The NZ Transport Agency today announced that electric vehicles (EVs) will be allowed to use 11 priority bypass lanes on state highways in Auckland for a 12 month trial, starting this month.
“Encouraging more New Zealanders to choose an EV for their daily transport needs, rather than conventional diesel or petrol vehicles, is an important step in reducing the amount of emissions produced by our vehicle fleet,” says Harry Wilson, Transport Agency Director – Safety and Environment.
The Transport Agency is working to support the Government’s aim of significantly increasing the uptake of EVs in New Zealand to help reduce greenhouse gas emissions.
“Giving EV drivers the opportunity to use select bypass lanes on motorway on-ramps, providing faster access to the motorway and reducing travel times, is one of a number of incentives to increase EV uptake,” explains Mr Wilson.
Recent changes to Land Transport Rules have enabled road controlling authorities, such as the NZ Transport Agency and local and regional councils, to make bylaws to allow EVs to use special vehicle lanes such as transit lanes.
As the road controlling authority in control of the state highway network, the Transport Agency has undertaken viability assessments of all special vehicle lanes on Auckland’s state highways taking into account potential safety issues and impacts on traffic flow and public transport. Following these assessments, 11 lanes were found to be suitable for this 12 month trial, during which lane performance will be monitored.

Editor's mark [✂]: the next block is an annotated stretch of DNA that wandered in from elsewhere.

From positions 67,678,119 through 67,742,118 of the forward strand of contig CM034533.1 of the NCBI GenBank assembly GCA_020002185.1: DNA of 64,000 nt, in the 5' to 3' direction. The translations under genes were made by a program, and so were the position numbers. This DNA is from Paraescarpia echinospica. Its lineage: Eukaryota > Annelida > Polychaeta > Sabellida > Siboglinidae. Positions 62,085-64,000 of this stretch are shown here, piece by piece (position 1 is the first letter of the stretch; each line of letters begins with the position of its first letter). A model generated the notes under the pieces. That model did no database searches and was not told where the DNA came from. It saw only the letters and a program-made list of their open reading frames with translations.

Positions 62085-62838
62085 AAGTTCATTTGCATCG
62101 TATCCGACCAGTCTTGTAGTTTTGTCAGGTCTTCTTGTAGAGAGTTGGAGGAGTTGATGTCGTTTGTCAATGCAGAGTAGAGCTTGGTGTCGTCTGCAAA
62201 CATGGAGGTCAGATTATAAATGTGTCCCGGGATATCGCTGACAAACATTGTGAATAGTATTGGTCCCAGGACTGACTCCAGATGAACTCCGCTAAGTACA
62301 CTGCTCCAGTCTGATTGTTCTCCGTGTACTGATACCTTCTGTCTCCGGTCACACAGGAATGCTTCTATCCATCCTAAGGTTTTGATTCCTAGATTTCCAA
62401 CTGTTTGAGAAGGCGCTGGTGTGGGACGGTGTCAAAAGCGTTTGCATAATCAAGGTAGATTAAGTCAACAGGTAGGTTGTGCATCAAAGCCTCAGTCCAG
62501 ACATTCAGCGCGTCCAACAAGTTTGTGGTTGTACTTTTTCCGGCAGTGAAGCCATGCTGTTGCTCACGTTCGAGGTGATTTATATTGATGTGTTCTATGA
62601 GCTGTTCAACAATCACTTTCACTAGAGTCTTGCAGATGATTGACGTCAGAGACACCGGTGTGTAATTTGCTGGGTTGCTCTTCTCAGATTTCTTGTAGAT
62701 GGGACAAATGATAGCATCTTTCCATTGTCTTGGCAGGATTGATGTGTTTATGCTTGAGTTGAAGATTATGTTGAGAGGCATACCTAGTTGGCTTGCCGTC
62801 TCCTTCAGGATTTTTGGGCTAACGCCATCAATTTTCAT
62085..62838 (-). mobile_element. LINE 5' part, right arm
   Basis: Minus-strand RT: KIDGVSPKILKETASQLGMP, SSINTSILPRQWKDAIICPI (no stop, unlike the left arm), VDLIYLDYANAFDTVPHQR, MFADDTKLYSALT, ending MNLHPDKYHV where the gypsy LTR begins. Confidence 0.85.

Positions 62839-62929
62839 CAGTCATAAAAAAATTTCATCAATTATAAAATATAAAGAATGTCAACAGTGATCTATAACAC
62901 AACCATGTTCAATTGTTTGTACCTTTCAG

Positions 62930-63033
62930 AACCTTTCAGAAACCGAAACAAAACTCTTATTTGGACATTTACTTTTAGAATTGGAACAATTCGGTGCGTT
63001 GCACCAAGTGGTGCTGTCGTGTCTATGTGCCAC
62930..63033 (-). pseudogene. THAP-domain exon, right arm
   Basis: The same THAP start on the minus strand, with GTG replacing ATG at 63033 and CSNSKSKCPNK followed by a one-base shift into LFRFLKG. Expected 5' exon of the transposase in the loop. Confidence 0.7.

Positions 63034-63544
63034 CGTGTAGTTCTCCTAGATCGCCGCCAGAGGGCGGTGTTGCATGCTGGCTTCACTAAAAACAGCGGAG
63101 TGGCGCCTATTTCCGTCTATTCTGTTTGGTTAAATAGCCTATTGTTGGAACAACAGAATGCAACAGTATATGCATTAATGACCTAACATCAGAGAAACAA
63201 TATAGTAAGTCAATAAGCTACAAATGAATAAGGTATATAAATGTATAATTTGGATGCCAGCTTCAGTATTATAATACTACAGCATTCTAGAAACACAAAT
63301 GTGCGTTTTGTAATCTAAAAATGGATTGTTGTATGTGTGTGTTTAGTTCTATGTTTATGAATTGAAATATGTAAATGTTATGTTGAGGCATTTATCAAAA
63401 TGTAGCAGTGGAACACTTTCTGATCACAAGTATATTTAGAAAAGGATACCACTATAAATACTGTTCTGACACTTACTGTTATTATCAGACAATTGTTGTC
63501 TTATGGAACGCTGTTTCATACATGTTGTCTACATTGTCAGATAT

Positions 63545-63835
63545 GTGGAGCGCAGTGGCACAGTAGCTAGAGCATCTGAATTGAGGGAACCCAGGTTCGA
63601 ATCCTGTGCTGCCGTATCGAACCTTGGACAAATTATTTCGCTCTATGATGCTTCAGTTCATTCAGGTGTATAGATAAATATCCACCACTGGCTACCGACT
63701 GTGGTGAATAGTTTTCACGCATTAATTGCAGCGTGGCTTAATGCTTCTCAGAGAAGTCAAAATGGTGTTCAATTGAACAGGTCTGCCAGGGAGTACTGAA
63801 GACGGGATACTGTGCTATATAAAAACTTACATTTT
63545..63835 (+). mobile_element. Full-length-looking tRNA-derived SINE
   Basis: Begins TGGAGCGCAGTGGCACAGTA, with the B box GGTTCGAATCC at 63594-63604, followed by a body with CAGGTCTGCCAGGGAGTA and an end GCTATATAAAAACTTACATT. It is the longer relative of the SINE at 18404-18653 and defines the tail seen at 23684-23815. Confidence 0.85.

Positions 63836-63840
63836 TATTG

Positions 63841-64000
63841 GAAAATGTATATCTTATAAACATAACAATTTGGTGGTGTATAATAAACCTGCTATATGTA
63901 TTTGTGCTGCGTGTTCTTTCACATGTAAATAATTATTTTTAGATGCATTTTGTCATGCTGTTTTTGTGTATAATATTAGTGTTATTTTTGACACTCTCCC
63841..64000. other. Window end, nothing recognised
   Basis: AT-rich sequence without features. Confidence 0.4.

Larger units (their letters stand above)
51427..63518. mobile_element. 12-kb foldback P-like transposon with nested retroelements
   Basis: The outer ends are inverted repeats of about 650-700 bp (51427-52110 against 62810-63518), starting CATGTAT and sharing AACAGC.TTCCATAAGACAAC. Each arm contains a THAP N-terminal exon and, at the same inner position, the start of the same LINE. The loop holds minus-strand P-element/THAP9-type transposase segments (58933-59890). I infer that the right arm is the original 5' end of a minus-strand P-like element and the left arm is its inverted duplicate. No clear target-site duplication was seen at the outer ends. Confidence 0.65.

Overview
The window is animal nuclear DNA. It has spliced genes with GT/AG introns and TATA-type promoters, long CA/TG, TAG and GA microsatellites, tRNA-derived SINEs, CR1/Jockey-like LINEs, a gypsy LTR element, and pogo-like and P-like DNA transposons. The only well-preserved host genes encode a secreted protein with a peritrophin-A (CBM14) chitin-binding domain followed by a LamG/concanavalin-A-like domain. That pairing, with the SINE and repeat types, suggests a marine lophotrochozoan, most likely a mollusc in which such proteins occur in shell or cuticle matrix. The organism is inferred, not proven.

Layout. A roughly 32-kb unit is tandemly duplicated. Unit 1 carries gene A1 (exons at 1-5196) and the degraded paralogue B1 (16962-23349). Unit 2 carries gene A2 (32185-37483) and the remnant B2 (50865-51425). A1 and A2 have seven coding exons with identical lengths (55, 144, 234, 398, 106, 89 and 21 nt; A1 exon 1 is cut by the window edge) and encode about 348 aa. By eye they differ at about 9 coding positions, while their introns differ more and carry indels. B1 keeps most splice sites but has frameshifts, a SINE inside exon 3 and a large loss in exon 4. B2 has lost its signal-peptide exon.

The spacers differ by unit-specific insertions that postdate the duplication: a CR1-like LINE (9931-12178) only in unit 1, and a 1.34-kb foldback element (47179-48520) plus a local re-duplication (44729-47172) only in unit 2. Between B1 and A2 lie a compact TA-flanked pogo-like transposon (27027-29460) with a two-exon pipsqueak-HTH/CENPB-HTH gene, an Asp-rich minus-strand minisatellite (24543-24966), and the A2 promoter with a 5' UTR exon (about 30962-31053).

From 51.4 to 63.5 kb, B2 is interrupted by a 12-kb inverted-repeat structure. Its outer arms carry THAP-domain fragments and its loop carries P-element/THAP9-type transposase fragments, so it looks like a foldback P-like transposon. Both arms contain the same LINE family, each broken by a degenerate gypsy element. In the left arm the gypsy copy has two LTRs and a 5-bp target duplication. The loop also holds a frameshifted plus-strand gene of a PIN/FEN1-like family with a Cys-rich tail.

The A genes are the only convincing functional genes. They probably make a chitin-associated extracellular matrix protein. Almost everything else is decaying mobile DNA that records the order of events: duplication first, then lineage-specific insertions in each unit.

Work to prepare the selected lanes with the required signs and road markings will commence in the next week, with all lanes expected to be open to EVs by the end of the month. EV drivers must check the signage at the start of each lane to ensure they are eligible to use the special vehicle lane.
“While the Transport Agency will continue to assess lanes on state highways for suitability for EV access, it will be up to local and regional councils to decide on a case by case basis whether or not to allow EVs to access individual special vehicle lanes on local roads,” Mr Wilson says.
EV owners listed on the motor vehicle register will receive an information pack about the trial, including an EV sticker for their vehicle that will help other motorists easily identify that the car is electric.
An EV is a vehicle that is partly or wholly powered by a battery that can be charged by connecting to an external source of electricity. Conventional hybrids that cannot plug-in are not EVs and are not eligible to use special vehicle lanes that allow for EV access.
For more information about the special vehicle lanes that are part of the trial visit www.nzta.govt.nz/ev-special-vehicle-lanes(external link).
For more information about electric vehicles visit www.electricvehicles.govt.nz(external link).